Somebody Told Me collects Rick Bragg’s newspaper stories together in one volume. Bragg’s ability to bring stories to life shows in his newspaper articles just as it does in his first two books, All Over But the Shoutin’ & Ava’s Man.
“Thank God for talkers.” he writes in the introduction. “I grew up at the knee of front porch talkers, of people who could tell a story and make you believe you had beent here, right there,…..The women in my world, aunts and cousins and grandmas and a girlfriend or two, could telegraph straight to your brain he beauty of babies you never touched, songs you never heard, loves you never felt……..They had a gift, one the rest of us who aspire to be storytellers can only borrow.”
Bragg inherited that gift of storytelling and it shines through in his feature newspaper stories. I think his talented would have been wasted on straight news stories. He knows how to delve into the human-ness of a story which clearly shows in stories like “Tried by Deadly Tornado, An Anchor of Faith Holds” which was originally published in the New York Times on April 3, 1994.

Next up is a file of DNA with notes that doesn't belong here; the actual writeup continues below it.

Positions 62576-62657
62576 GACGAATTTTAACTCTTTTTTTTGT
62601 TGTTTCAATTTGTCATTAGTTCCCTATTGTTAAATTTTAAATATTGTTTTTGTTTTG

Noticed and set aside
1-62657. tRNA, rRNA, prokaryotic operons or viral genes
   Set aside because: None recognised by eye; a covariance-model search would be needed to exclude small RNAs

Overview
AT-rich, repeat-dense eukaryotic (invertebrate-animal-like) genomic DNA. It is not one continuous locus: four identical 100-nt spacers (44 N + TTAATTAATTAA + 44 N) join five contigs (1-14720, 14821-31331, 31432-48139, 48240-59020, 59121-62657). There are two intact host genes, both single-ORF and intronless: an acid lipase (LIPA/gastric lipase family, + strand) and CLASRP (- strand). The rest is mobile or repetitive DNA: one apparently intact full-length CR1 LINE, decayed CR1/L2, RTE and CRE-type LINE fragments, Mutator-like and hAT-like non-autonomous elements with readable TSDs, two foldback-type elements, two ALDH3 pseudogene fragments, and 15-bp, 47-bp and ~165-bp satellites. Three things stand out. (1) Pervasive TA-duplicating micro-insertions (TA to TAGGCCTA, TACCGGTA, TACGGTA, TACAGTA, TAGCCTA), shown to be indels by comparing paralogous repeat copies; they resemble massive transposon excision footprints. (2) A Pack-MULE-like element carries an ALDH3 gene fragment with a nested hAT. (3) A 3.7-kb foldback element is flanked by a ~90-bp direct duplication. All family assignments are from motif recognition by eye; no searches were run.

While Bragg often writes about the darker side of life he also has an ability to uplift with stories like “All She Has, $150,000, Is Going to a University”. The story of Oseola McCarty, who worked most of her life laundering the clothes of others, gave all she had ever saved to the University of Southern Mississippi.
Bragg’s newspaper stories take him all over the United States and to other parts of the world. It is obvious after reading this collection of his newspaper stories why he was awarded the Pulitzer Prize. His ability as a writer brings the words off the page and just as the storytellers he grew up listening to he is able to make you believe you were right there.